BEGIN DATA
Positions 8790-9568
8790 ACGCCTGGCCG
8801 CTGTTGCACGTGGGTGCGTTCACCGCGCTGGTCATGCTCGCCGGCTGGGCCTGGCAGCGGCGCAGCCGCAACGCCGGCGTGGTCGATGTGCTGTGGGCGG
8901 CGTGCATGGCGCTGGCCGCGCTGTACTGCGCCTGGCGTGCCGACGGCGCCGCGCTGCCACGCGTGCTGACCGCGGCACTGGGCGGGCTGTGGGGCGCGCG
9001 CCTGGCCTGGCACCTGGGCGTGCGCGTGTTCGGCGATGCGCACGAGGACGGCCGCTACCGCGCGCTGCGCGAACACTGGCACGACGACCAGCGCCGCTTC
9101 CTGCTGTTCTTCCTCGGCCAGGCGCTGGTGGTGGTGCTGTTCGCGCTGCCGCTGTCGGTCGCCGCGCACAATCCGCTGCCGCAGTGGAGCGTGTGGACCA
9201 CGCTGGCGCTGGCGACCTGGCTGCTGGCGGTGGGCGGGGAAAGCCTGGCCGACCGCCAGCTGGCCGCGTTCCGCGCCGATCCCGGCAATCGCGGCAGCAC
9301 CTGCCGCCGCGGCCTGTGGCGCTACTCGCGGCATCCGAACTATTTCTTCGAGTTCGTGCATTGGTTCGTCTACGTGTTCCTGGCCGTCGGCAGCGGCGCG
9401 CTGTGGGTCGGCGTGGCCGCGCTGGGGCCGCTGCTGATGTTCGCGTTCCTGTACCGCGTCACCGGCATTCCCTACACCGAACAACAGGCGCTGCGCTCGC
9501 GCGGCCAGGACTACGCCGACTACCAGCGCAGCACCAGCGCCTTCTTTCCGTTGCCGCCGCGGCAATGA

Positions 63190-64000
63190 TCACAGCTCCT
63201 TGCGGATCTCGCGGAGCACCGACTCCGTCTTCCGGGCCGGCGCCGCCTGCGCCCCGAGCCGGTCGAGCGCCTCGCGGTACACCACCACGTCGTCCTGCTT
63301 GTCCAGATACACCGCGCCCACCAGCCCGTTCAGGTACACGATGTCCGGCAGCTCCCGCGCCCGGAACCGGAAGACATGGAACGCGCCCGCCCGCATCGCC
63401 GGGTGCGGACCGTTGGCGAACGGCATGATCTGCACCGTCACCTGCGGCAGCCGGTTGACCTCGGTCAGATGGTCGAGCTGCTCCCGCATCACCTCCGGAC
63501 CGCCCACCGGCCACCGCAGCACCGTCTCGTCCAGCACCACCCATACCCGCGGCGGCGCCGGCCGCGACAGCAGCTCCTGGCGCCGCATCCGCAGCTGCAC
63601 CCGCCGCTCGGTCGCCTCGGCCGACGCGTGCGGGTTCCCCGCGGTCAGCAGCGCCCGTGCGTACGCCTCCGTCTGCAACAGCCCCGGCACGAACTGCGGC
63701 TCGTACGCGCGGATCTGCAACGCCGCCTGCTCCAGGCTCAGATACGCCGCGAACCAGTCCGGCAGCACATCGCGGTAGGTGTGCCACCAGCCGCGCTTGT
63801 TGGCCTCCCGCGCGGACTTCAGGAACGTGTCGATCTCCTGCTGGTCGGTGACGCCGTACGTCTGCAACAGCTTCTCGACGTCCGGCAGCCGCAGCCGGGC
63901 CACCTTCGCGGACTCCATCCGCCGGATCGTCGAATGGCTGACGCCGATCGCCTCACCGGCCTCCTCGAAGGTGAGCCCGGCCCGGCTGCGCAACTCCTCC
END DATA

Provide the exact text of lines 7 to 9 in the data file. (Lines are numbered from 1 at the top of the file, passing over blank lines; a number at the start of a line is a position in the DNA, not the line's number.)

9201 CGCTGGCGCTGGCGACCTGGCTGCTGGCGGTGGGCGGGGAAAGCCTGGCCGACCGCCAGCTGGCCGCGTTCCGCGCCGATCCCGGCAATCGCGGCAGCAC
9301 CTGCCGCCGCGGCCTGTGGCGCTACTCGCGGCATCCGAACTATTTCTTCGAGTTCGTGCATTGGTTCGTCTACGTGTTCCTGGCCGTCGGCAGCGGCGCG
9401 CTGTGGGTCGGCGTGGCCGCGCTGGGGCCGCTGCTGATGTTCGCGTTCCTGTACCGCGTCACCGGCATTCCCTACACCGAACAACAGGCGCTGCGCTCGC